De Vijlder puts the economic improvement in France down to an upgrade in the property market, which “had been a drag” and better corporate profits, which has released investment in jobs, equipment and so on. “The 2015 Macron reforms also had a positive impact, although it is important to state that various measures were included – not the least being a relaxation in Sunday opening hours for shops,” he says. This has particularly helped tourist spending in Paris and other major cities, which suffered in the wake of major terrorist attacks in 2015.

“The labour reform elements will take longer to feed through and some have already been scaled back. The macro affect shouldn’t be exaggerated yet,” cautions De Vijlder. “It is an aggregation of small factors that has led France back to growth, not a single measure. The investment environment is also favourable with low interest rates.”

According to Maria Malas-Mroueh, a director in Fitch Ratings’ sovereign team, the credit rating agency’s (CRA) latest report on France gives it an ‘AA’ rating, which it has maintained since a downgrade from the top ‘AAA’ in mid-2013. The outlook is stable. “Growth over the recent past has been modest,” she says, “particularly relative to some of France’s AA-rated peers. This modest recovery will nevertheless continue in 2017 and 2018, supported by domestic demand which, in turn, will be underpinned by the gradual labour market recovery.”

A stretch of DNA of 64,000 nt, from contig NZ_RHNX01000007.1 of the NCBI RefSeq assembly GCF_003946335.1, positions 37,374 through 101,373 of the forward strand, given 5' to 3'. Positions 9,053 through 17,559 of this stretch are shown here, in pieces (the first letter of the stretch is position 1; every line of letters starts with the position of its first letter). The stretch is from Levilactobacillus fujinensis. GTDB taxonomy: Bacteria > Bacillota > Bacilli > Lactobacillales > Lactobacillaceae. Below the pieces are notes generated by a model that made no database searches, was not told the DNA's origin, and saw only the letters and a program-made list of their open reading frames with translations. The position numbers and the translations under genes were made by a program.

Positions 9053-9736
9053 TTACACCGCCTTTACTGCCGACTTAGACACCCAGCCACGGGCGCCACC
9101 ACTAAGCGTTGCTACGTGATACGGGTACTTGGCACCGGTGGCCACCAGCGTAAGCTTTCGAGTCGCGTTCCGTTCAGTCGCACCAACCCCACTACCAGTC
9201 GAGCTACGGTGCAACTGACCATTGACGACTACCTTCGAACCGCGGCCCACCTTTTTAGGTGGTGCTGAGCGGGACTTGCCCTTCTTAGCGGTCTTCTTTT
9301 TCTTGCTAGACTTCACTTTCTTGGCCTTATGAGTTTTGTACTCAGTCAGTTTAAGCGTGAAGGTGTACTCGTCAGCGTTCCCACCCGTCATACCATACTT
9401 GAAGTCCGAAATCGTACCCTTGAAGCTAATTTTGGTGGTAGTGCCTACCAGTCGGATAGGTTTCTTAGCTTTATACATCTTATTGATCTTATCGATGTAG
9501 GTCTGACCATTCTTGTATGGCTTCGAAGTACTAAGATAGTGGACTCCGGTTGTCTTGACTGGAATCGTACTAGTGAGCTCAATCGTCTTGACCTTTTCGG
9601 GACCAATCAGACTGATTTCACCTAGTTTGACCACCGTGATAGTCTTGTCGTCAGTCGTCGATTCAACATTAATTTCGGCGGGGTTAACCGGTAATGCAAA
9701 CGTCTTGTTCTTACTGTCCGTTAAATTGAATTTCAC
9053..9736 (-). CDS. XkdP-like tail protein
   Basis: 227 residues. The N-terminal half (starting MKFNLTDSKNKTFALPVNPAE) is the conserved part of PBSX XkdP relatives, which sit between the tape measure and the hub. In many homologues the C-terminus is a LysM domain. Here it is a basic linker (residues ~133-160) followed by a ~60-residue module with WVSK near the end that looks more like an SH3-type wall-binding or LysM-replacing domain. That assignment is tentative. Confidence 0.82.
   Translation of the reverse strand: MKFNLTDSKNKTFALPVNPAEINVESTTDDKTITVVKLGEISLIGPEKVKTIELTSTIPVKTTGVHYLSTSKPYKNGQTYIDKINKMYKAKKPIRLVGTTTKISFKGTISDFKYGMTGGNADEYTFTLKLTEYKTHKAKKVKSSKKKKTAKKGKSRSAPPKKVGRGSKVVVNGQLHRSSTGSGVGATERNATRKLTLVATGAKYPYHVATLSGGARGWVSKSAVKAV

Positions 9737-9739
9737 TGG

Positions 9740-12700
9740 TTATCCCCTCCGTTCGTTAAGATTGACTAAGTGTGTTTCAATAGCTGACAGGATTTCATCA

Malas-Mroueh also predicts “the acceleration of investment that has taken place over the past few quarters will continue into 2018.” This will be aided by “still improving profitability in the corporate sector, supportive fiscal measures, and ultra-loose monetary policy.”

A crucial election

“It is a critical year for France. Indeed, 2017 is a critical year for the EU and the continent as we’ve still got French and German elections,” says Francois Masquelier, speaking in his capacity as chair of the Association of Corporate Treasurers of Luxembourg (ATEL). He is also a member of the European Association of Corporate Treasurers (EACT).